• Vitamin D
    • Deficiency can lead to depression. An uptake of it can help with the production of the happy serotonin neurotransmitter.
    • Best sourced from the sun, but can also be found in smaller amounts in mackerel, salmon, grass-fed butter, and mushrooms.
  • Omega 3
    • When in ample supply in forms of EPA (Eicosapentaenoic acid) and DHA (Docosahexaenoic acid), an individual is found to be less likely to suffer from depression.
    • Best sourced from chia seeds, flaxseeds, wild salmon, herring and sardines as well as high-quality fish oil supplements.
  • Magnesium
    • Known as an “anti-stress” mineral, it can reduce anxiety.
    • Rich in pumpkin seeds, sesame seeds, almonds, spinach, swiss chard, cacao, kelp, wild salmon, and Epsom salt.

And most importantly, make sure you are operating on a “rest and digest” mode so that your happy-mood-inducing nutrients (as discussed above) are optimally absorbed.

Without being in this relaxed state, we’re unable to produce the gastric juices that properly absorb our food. And this means we aren’t absorbing the nutrients, vitamins, and minerals needed to support a healthy body and brain.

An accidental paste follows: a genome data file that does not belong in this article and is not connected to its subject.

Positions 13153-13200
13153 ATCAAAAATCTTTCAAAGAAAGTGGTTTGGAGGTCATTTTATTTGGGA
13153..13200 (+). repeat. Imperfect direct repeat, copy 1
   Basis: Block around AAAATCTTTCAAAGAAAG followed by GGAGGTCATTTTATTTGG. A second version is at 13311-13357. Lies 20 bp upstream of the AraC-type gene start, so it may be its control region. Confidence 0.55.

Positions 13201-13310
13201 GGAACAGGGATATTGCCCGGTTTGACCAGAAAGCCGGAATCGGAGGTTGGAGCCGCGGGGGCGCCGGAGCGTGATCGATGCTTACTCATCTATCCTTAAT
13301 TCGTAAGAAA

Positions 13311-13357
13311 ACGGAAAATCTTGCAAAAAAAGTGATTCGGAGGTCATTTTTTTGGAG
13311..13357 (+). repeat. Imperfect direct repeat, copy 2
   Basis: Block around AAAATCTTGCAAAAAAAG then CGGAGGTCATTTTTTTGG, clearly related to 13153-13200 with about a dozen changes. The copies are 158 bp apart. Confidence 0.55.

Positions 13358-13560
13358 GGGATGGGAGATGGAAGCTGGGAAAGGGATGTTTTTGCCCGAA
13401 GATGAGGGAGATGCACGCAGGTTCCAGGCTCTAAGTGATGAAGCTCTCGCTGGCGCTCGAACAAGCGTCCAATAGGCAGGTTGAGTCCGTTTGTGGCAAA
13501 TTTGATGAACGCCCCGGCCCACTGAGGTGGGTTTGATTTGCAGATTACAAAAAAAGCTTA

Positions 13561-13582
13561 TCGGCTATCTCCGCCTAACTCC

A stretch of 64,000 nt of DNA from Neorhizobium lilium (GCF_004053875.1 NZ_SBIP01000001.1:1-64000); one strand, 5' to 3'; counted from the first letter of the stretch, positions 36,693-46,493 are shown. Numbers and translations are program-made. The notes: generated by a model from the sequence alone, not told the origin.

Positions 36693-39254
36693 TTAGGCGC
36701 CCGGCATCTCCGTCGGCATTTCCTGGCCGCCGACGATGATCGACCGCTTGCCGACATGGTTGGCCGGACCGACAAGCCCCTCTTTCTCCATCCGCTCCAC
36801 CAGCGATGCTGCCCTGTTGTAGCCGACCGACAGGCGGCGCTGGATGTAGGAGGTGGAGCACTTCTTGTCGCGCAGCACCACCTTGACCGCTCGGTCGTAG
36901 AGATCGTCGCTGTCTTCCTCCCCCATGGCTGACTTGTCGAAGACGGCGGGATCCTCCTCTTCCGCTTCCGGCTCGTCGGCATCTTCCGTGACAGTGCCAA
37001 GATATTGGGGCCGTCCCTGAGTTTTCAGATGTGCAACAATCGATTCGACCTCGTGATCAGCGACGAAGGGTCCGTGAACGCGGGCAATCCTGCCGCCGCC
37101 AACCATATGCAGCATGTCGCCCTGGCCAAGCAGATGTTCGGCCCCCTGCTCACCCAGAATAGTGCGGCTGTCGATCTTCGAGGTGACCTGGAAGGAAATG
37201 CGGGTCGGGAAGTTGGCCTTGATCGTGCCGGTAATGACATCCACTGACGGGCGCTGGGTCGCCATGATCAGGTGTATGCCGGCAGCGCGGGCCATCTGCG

References

1. https://www.ncbi.nlm.nih.gov/pubmed/26577887

2.https://www.ncbi.nlm.nih.gov/pubmed/25207649

 

About the Author

Cecilia Yu, founder of Vitamin L, is a certified culinary nutritionist and health coach. Through healing her daughter from asthma holistically, her core mission is to empower others to select and cook nutritious food to prevent and heal common ailments and chronic illnesses. Creating delicious recipes with anti-inflammatory and immunity building ingredients is her specialty. For meal plans, cooking classes and advisory, and other nutrition tips contact her on Facebook at CeciliaADoseofVitaminL or Cecilia.at.vitl@gmail.com.


The views expressed in the articles in this magazine are not necessarily those of BAMBI committee members and we assume no responsibility for them or their effects.